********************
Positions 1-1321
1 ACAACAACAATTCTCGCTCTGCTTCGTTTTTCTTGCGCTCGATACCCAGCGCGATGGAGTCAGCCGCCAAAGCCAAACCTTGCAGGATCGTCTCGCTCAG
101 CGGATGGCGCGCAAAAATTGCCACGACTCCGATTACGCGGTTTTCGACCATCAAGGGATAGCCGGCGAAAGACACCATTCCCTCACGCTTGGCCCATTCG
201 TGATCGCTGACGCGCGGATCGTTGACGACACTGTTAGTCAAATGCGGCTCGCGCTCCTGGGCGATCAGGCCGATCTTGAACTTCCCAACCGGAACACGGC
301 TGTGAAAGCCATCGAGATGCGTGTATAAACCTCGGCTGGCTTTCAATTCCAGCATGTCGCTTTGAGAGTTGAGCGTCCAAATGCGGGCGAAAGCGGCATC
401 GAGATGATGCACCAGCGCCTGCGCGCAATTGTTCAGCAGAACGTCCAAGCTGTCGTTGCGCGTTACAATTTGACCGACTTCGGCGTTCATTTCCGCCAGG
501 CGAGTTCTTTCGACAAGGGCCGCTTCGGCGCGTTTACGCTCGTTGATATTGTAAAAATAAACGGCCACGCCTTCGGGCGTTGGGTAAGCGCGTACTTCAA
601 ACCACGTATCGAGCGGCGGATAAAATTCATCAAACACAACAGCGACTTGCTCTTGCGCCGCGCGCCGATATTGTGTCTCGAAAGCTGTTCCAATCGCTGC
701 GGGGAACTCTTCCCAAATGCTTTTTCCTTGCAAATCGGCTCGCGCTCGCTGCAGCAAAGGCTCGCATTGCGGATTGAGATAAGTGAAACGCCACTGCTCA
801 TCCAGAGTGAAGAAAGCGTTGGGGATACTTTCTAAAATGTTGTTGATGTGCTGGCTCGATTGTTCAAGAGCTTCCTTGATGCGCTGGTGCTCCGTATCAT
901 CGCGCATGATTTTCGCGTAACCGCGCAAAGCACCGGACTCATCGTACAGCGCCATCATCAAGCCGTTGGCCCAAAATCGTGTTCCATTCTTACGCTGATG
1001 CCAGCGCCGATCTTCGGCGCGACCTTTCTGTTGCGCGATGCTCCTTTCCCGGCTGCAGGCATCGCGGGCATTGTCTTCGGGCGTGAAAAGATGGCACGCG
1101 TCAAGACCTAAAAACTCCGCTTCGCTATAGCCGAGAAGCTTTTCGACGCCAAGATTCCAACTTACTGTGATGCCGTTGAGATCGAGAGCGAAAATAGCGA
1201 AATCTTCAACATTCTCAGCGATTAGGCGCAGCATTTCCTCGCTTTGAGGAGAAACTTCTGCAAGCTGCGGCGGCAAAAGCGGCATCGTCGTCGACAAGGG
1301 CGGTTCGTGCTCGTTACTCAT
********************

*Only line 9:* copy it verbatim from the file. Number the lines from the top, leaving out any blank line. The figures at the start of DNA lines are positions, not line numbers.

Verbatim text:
701 GGGGAACTCTTCCCAAATGCTTTTTCCTTGCAAATCGGCTCGCGCTCGCTGCAGCAAAGGCTCGCATTGCGGATTGAGATAAGTGAAACGCCACTGCTCA